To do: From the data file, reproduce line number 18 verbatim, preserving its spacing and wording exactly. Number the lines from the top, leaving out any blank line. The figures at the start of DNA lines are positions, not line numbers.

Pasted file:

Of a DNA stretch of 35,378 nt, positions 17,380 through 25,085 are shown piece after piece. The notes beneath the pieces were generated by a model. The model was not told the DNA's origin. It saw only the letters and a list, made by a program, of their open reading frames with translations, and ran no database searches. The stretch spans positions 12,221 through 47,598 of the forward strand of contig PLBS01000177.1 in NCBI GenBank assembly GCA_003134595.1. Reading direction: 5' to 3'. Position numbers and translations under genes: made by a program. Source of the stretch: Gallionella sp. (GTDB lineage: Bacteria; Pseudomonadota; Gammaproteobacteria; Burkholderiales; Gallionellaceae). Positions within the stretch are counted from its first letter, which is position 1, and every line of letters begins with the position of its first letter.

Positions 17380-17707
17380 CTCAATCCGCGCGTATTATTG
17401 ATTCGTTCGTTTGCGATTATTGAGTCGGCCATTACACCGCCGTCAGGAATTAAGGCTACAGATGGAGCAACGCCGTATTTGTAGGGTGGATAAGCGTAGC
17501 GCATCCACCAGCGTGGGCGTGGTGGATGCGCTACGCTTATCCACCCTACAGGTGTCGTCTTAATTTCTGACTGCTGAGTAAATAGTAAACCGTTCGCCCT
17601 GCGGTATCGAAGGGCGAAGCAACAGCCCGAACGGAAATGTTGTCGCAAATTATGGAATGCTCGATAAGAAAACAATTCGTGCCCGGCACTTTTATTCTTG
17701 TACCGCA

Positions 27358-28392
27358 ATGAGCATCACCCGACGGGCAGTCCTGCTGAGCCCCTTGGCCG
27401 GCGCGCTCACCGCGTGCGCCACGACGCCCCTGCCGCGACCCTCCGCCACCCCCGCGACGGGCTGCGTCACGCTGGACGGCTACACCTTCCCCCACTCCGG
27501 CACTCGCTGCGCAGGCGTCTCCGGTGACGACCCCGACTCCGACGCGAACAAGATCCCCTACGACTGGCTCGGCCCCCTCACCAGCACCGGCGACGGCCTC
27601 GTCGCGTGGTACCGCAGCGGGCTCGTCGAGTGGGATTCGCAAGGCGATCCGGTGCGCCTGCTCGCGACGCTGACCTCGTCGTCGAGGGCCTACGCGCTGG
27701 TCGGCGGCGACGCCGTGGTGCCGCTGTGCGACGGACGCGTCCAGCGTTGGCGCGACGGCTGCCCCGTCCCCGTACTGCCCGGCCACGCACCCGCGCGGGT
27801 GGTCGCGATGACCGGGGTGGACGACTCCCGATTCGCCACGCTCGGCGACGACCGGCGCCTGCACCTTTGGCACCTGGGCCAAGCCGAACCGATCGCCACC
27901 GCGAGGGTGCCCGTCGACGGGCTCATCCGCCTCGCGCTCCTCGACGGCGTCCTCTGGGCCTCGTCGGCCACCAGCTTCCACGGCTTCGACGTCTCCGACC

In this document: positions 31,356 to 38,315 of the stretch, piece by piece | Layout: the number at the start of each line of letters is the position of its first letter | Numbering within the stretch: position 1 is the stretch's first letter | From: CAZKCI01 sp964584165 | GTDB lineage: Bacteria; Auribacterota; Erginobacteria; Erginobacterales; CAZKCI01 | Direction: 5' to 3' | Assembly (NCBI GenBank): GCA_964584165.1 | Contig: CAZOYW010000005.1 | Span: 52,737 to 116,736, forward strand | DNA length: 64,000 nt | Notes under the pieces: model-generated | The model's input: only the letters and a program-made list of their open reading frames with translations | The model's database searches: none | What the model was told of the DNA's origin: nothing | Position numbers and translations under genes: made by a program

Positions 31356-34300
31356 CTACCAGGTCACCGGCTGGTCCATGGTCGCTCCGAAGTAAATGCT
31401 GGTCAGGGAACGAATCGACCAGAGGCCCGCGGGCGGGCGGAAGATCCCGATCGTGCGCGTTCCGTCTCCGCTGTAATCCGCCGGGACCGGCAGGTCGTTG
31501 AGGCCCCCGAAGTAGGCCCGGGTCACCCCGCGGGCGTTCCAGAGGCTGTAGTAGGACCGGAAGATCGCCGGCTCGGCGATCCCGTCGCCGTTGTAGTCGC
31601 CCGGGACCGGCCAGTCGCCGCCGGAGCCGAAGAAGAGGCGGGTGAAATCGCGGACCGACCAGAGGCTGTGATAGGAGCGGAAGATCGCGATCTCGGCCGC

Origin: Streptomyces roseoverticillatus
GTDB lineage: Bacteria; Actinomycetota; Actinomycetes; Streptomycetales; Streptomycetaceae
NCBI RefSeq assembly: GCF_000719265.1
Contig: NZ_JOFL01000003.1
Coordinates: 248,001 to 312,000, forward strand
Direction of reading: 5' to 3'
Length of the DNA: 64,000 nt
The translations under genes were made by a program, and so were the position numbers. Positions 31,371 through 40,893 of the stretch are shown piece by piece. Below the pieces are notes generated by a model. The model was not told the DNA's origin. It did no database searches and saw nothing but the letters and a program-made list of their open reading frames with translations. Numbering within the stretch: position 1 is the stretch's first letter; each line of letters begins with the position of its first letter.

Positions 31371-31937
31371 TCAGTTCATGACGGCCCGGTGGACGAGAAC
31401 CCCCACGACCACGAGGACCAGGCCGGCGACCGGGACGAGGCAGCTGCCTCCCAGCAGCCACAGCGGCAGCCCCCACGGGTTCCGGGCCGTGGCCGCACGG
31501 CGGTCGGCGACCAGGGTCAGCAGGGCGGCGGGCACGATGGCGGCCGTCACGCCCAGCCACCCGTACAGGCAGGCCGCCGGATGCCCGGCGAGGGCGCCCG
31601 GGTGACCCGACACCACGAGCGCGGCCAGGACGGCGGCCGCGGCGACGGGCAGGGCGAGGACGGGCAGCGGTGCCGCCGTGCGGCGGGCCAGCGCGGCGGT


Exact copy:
31356 CTACCAGGTCACCGGCTGGTCCATGGTCGCTCCGAAGTAAATGCT